IBIP seminar

Thursday, November 12, 2020
at 2:00 pm, Zoom


Investigating how Phospholipid Composition Impacts Plant Cell Division Orientation

Marie Cécile Caillaud
Interactions Plantes–Microorganismes et Santé Végétale, Sophia Antipolis

A crucial feature of cell division is how cells position their division plane. It has even more significance for walled organisms because their cells are embedded and cannot relocate. Correctly positioning the division plane is therefore of paramount importance in plants as it controls asymmetric cell division, tissue morphogenesis, and organ integrity. In addition, cytokinesis in plants and animals is regulated by completely different mechanisms, which highlights that plants have evolved unique solutions to correctly position their division plane during development.

The memory of the cell division plane is maintained throughout plant cell division by a landmark at the equatorial periphery of the cell. How master regulators of plant cell division orientation are localized in this critical yet enigmatic structure called “Cortical Division Zone” while others are excluded from it remains unknown. Recent evidence shows that membrane lipids such as phosphoinositides (PIPs) are important for cell division orientation in plants. Preliminary data suggest that the coordination of cell division orientation requires a spatial/temporal regulation of the PIP-pattering for the recruitment ―and thereby the function―of proteins in specific zones of the plasma membrane throughout plant cell division.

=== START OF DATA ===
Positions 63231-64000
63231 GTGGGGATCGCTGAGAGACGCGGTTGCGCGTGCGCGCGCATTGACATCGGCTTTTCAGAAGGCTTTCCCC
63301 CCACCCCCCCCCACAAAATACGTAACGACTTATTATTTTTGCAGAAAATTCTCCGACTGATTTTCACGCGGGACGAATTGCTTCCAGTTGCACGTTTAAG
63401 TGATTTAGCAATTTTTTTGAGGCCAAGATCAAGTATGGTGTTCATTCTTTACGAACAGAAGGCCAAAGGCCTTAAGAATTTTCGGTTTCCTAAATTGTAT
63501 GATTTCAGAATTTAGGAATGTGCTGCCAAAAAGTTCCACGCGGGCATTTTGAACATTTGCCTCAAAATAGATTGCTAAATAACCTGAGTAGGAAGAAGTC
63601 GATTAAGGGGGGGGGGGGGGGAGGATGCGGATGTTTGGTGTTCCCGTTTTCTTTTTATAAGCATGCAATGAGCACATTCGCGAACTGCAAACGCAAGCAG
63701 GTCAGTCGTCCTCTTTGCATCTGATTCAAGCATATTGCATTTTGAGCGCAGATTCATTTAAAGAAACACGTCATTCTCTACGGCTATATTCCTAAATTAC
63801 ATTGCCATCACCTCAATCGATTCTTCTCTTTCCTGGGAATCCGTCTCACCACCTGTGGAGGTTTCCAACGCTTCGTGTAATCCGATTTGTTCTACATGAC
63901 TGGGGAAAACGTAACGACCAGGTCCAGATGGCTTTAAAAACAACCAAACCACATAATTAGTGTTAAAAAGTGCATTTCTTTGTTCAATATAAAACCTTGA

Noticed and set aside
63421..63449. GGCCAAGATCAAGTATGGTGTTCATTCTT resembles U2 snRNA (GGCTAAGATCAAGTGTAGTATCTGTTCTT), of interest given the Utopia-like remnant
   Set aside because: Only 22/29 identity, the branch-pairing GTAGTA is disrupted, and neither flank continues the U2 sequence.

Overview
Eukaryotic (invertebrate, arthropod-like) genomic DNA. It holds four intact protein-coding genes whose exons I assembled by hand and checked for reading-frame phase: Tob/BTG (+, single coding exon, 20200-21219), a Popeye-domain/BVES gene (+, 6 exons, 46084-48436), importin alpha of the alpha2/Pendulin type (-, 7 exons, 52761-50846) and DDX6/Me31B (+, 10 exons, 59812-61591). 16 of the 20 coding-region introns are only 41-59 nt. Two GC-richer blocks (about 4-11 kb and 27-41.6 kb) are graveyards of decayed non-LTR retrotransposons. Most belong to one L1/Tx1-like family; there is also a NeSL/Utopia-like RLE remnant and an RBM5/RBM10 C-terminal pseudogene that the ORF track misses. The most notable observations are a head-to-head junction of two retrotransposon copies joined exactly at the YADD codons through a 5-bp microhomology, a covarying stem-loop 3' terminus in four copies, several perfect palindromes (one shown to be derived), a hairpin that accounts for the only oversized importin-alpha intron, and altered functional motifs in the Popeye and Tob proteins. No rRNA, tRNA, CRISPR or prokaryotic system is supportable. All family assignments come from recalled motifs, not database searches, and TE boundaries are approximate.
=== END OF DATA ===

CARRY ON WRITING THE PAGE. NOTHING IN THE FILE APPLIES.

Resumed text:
We are currently trying to understand:
1) How the PIP-patterning is organized at the plasma membrane?
2) What is the impact of local perturbation of the PIPs-patterning?
3) What are the upstream molecular components responsible for the distribution of the PIPs?

Contact : Alexandre Martiniere (alexandre.martiniere@cnrs.fr)